A cross-cultural analysis found several factors may have played a role in building the relationship between humans and dogs, including temperature, hunting and surprisingly - gender. The analysis used ethnographic information from 144 traditional, subsistence-level societies from all over the globe. People were more likely to regard dogs as a type of person if the dogs had a special relationship with women--such as having names and being treated as family. (2021-01-25)

Climate change in antiquity: mass emigration due to water scarcity
The absence of monsoon rains at the source of the Nile was the cause of migrations and the demise of entire settlements in the late Roman province of Egypt. This demographic development has been compared with environmental data for the first time by professor of ancient history, Sabine Huebner of the University of Basel - leading to a discovery of climate change and its consequences. (2021-01-25)

Stimulating brain pathways shows origins of human language and memory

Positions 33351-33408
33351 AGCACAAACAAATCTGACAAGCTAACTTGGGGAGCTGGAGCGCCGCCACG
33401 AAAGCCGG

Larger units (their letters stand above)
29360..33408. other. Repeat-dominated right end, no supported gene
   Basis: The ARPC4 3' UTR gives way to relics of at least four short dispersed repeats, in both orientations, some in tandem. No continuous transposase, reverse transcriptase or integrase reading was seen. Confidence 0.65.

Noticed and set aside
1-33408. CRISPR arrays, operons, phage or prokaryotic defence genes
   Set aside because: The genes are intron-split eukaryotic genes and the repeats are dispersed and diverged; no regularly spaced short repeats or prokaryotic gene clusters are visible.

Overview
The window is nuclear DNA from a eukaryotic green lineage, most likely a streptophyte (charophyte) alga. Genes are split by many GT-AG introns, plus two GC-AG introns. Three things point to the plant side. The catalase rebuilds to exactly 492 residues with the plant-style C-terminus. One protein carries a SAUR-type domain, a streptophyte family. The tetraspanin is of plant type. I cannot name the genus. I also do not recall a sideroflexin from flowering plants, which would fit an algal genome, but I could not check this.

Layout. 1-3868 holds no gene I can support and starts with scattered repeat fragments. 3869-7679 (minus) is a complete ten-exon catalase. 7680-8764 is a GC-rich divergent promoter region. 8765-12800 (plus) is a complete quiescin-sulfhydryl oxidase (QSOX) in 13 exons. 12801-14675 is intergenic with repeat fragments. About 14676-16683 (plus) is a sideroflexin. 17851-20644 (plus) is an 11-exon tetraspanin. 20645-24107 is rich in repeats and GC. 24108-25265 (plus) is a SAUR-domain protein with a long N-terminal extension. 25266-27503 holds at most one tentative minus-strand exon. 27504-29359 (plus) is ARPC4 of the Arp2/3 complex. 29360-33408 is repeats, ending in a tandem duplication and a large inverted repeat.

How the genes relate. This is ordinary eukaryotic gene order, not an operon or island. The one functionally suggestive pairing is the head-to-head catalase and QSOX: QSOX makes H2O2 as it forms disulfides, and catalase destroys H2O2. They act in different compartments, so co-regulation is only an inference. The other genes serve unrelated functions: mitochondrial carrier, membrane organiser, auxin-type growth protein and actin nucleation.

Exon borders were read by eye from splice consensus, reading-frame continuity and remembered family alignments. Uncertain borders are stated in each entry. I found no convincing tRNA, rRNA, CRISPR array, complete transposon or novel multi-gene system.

Scientists have identified that the evolutionary development of human and primate brains may have been similar for communication and memory. (2021-01-25)

Palaeontology: Fossil burrows point to ancient seafloor colonization by giant marine worms
Giant ambush-predator worms, possible ancestors of the 'bobbit worm', may have colonized the seafloor of the Eurasian continent around 20 million years ago. The findings, based on the reconstruction of large, L-shaped burrows from layers of seafloor dating back to the Miocene (23 million to 5.3 million years ago) of northeast Taiwan, are reported in Scientific Reports this week. (2021-01-21)

Giant sand worm discovery proves truth is stranger than fiction
Simon Fraser University researchers have found evidence that large ambush-predatory worms--some as long as two metres--roamed the ocean floor near Taiwan over 20 million years ago. (2021-01-21)

On the origins of money: Ancient European hoards full of standardized bronze objects
In the Early Bronze Age of Europe, ancient people used bronze objects as an early form of money, even going so far as to standardize the shape and weight of their currency, according to a study published January 20, 2020 in the open-access journal PLOS ONE by Maikel H. G. Kuijpers and C?t?lin N. Popa of Leiden University, Netherlands. (2021-01-20)

Deep sleep takes out the trash
By examining fruit flies' brain activity and behavior, the researchers found that deep sleep has an ancient, restorative power to clear waste from the brain. This waste potentially includes toxic proteins that may lead to neurodegenerative disease. (2021-01-20)